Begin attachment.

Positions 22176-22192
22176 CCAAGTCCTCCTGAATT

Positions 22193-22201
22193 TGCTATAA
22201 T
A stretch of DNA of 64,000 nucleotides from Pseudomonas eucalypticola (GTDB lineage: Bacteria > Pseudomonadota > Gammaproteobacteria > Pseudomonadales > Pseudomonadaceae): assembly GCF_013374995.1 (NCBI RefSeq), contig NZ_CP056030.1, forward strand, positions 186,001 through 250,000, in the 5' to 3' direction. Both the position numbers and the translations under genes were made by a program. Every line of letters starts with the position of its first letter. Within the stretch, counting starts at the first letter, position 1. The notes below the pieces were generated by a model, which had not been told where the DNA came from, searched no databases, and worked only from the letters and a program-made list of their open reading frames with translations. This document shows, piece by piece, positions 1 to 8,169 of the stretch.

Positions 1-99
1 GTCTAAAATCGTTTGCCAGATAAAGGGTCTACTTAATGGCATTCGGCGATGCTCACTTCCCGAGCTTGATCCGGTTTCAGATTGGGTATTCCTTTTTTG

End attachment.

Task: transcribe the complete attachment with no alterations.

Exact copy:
Positions 22176-22192
22176 CCAAGTCCTCCTGAATT

Positions 22193-22201
22193 TGCTATAA
22201 T
A stretch of DNA of 64,000 nucleotides from Pseudomonas eucalypticola (GTDB lineage: Bacteria > Pseudomonadota > Gammaproteobacteria > Pseudomonadales > Pseudomonadaceae): assembly GCF_013374995.1 (NCBI RefSeq), contig NZ_CP056030.1, forward strand, positions 186,001 through 250,000, in the 5' to 3' direction. Both the position numbers and the translations under genes were made by a program. Every line of letters starts with the position of its first letter. Within the stretch, counting starts at the first letter, position 1. The notes below the pieces were generated by a model, which had not been told where the DNA came from, searched no databases, and worked only from the letters and a program-made list of their open reading frames with translations. This document shows, piece by piece, positions 1 to 8,169 of the stretch.

Positions 1-99
1 GTCTAAAATCGTTTGCCAGATAAAGGGTCTACTTAATGGCATTCGGCGATGCTCACTTCCCGAGCTTGATCCGGTTTCAGATTGGGTATTCCTTTTTTG